... and not a few of the luxuries of refined life; expelled by lawless force into the wilderness; seeking an untried home far away from the scenes which their previous life had endeared to them; moving onward, destitute, hunger-sickened, and sinking with disease; bearing along with them their wives and children, the aged, and the poor, and the decrepid; renewing daily on their march, the offices of devotion, the ties of family, and friendship, and charity; ...
— International Weekly Miscellany, Vol. 1, No. 2, July 8, 1850 • Various

... house, stranger than the people in it, was the fact that the mother was talking to the little girl just as people of the same age talk to each other; and though Eric was shaking with cold and aching with hunger, he could still wonder ...
— The Little House in the Fairy Wood • Ethel Cook Eliot

... man when it is caused in the womb and why an eight months child does not live. What sneezing is. What yawning is. Falling sickness, spasms, paralysis, shivering with cold, sweating, fatigue, hunger, sleepiness, thirst, lust. ...
— The Notebooks of Leonardo Da Vinci, Complete • Leonardo Da Vinci

... from their place to catch their easy prey. He had darkened the very sun in heaven; the daylight never entered his room. About eight o'clock in the evening he would leave his bed, with no very clear consciousness of his own existence; he would satisfy the claims of hunger and return to bed immediately. One dull blighted hour after another only brought confused pictures and appearances before him, and lights and shadows against a background of darkness. He lay buried in deep silence; movement and intelligence were completely ...
— The Magic Skin • Honore de Balzac

... patience with which they exercised it. The ladies, indeed, did not eat much of any one dish, but they tasted of almost all that were presented to them, and their name was Legion. Yet, after a short time, in Homeric phrase, the rage of thirst and hunger was assuaged, or, more probably, the Princess Anna Comnena was tired of being an object of some inattention to the guest who sat next her, and who, joining his high military character to his very handsome presence, was a person ...
— Waverley Volume XII • Sir Walter Scott

... of hunger had been a little appeased, she appeared suddenly to become aware how strange her conduct had been, or it may have been that other more agitating thoughts recurred to her mind, for she began to weep bitterly and to wring ...
— The Purcell Papers - Volume II. (of III.) • Joseph Sheridan Le Fanu

... want to talk about poverty, we must talk about it as the hunger of a human being. . . . We must say first of the beggar, not that there is insufficient housing accommodation, but that he has not where to lay his head . . . we must talk of the human family in language as plain and practical and positive ...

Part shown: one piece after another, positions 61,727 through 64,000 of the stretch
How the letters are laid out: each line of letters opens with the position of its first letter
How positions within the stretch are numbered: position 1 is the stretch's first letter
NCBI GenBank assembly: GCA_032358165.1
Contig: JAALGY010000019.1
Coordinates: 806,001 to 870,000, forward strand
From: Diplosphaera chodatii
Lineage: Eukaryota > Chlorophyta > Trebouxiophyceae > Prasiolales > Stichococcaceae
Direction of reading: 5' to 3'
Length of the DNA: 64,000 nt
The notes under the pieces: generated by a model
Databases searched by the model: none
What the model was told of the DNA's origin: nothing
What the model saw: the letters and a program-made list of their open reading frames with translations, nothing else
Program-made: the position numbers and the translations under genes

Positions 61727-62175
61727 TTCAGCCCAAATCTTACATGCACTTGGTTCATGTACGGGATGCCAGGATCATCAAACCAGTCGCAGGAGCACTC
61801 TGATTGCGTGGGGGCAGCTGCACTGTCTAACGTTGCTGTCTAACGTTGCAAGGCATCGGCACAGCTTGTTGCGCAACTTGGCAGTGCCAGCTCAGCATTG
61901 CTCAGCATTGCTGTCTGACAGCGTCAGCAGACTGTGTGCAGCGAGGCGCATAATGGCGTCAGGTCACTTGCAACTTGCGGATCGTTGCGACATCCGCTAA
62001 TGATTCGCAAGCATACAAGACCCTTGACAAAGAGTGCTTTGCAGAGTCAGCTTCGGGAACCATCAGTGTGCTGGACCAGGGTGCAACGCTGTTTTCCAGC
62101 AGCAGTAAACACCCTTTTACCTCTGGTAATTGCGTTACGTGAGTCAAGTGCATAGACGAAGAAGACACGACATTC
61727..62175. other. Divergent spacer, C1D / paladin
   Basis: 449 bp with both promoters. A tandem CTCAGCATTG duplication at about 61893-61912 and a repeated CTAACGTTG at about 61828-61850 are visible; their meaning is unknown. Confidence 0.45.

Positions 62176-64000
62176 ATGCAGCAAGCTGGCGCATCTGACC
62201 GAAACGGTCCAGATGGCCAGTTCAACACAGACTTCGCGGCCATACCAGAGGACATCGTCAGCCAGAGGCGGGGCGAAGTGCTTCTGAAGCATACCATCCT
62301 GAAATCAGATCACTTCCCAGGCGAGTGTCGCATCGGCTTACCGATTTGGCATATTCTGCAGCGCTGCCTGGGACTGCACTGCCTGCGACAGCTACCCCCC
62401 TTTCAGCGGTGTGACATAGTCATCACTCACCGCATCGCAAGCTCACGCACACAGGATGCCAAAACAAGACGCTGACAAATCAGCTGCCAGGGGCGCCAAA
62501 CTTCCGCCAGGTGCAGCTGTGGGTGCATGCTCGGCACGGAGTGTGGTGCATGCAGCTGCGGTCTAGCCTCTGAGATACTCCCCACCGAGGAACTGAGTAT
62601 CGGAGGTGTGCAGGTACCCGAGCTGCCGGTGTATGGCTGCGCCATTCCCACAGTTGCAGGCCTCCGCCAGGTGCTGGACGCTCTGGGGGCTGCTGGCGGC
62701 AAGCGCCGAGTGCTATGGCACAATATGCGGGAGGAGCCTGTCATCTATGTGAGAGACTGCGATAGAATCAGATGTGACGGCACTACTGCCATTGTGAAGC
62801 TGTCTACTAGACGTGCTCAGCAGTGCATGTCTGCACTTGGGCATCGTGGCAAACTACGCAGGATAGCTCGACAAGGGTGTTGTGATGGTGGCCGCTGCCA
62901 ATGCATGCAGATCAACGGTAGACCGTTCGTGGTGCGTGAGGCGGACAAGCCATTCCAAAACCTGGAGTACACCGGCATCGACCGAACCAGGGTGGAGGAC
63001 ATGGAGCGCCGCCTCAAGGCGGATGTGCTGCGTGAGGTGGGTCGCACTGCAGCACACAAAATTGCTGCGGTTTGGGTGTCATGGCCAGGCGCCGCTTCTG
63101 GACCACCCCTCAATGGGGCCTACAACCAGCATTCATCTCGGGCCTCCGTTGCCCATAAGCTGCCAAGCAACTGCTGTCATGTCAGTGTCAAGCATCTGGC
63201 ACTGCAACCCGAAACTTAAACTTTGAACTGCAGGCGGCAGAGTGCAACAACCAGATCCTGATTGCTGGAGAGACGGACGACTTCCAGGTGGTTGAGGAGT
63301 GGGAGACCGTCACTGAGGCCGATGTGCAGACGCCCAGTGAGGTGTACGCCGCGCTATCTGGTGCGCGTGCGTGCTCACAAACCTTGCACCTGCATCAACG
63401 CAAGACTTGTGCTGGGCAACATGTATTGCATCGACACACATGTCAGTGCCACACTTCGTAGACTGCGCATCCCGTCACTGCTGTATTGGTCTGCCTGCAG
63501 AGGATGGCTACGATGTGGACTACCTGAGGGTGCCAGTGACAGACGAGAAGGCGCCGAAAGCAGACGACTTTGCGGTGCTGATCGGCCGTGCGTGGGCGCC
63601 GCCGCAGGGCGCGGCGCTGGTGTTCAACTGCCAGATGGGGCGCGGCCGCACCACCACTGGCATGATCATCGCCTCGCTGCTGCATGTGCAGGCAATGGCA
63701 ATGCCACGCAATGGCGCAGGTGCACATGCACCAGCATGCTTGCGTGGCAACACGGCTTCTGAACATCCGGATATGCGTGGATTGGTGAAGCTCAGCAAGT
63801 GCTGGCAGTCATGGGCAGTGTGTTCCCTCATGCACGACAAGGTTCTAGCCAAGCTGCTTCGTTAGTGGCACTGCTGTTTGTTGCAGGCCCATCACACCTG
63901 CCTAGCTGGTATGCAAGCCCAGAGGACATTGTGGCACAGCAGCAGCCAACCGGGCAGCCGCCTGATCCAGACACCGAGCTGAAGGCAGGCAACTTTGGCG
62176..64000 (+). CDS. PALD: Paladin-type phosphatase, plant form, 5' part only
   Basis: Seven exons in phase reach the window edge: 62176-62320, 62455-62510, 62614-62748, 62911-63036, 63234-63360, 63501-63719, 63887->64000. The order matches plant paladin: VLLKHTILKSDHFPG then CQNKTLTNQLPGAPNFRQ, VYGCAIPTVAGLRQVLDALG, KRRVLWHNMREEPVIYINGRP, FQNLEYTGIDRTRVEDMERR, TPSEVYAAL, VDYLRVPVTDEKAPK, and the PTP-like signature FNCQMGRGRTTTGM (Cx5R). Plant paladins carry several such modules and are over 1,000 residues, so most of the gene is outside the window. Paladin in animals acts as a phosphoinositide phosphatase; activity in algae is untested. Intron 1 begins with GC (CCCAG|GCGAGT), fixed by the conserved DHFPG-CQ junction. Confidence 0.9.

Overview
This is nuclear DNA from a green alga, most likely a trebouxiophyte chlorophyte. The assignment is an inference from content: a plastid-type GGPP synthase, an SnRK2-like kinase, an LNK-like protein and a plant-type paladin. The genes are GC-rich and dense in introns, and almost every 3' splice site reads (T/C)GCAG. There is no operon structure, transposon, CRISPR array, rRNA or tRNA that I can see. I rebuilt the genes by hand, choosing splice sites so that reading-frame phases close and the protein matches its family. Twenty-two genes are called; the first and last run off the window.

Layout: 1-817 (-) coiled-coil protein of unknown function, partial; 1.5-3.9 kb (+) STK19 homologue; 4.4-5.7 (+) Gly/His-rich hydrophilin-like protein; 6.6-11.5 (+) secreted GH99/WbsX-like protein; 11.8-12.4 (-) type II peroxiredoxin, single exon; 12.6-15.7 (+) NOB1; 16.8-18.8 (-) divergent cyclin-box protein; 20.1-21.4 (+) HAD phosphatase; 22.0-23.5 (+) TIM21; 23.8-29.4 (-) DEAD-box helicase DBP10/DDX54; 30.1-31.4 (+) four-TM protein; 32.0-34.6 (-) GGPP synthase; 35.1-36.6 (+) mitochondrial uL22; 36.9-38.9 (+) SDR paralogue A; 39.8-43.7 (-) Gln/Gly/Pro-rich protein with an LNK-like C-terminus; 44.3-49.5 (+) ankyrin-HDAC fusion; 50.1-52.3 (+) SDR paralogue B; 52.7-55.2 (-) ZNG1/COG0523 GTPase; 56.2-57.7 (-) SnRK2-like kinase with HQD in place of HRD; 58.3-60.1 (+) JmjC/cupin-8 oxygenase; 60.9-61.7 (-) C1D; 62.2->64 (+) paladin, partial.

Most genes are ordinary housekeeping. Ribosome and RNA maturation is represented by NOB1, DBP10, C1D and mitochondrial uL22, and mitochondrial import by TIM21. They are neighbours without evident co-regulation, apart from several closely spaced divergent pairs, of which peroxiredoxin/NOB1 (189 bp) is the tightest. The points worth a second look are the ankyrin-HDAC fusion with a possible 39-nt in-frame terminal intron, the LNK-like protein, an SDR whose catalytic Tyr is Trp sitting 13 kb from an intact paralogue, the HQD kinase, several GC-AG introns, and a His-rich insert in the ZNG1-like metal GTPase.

— Gilbert Keith Chesterton • Maisie Ward

... half shrinkingly, Dol emerged from the woods, feeling a very torment of hunger quickened in him by the tantalizing ...
— Camp and Trail - A Story of the Maine Woods • Isabel Hornibrook

... which attend these forced emigrations. They are undertaken by a people already exhausted and reduced; and the countries to which the new-comers betake themselves are inhabited by other tribes which receive them with jealous hostility. Hunger is in the rear; war awaits them, and misery besets them on all sides. In the hope of escaping from such a host of enemies, they separate, and each individual endeavors to procure the means of supporting his existence ...
— American Institutions and Their Influence • Alexis de Tocqueville et al

... journey—on into the dark! Without my will I find myself alive, And must go forward. Is it God that draws Magnetic all the souls unto their home, Travelling, they know not how, but unto God? It matters little what may come to me Of outward circumstance, as hunger, thirst, Social condition, yea, or love or hate; But what shall I be, fifty summers hence? My life, my being, all that meaneth me, Goes darkling forward into something—what? O God, thou knowest. It is not my care. If thou wert ...
— The Poetical Works of George MacDonald in Two Volumes, Volume I • George MacDonald

... was swung wide, and two of his servants carried Finnian into the house, for the saint could no longer walk or stand upright by reason of the hunger and exposure to which he had submitted. But his frame was tough as the unconquerable spirit that dwelt within it, and in no long time he was ready for whatever might come of ...
— Irish Fairy Tales • James Stephens

... were diffused over the wide extent of their conquests; and the painted tribes of the Agathyrsi and Geloni were confounded among their vassals. Towards the North, they penetrated into the frozen regions of Siberia, among the savages who were accustomed, in their rage or hunger, to the taste of human flesh; and their Southern inroads were pushed as far as the confines of Persia and India. The mixture of Samartic and German blood had contributed to improve the features of the Alani, [53a] to whiten their swarthy complexions, ...
— The History of The Decline and Fall of the Roman Empire - Volume 2 • Edward Gibbon

... impassioned but temporary embraces were destined to become perpetual was possibly the wonder of some of those who indulged in them, as well as of Eustacia who looked on. She began to envy those pirouetters, to hunger for the hope and happiness which the fascination of the dance seemed to engender within them. Desperately fond of dancing herself, one of Eustacia's expectations of Paris had been the opportunity it might afford her of indulgence in this favourite pastime. Unhappily, that expectation ...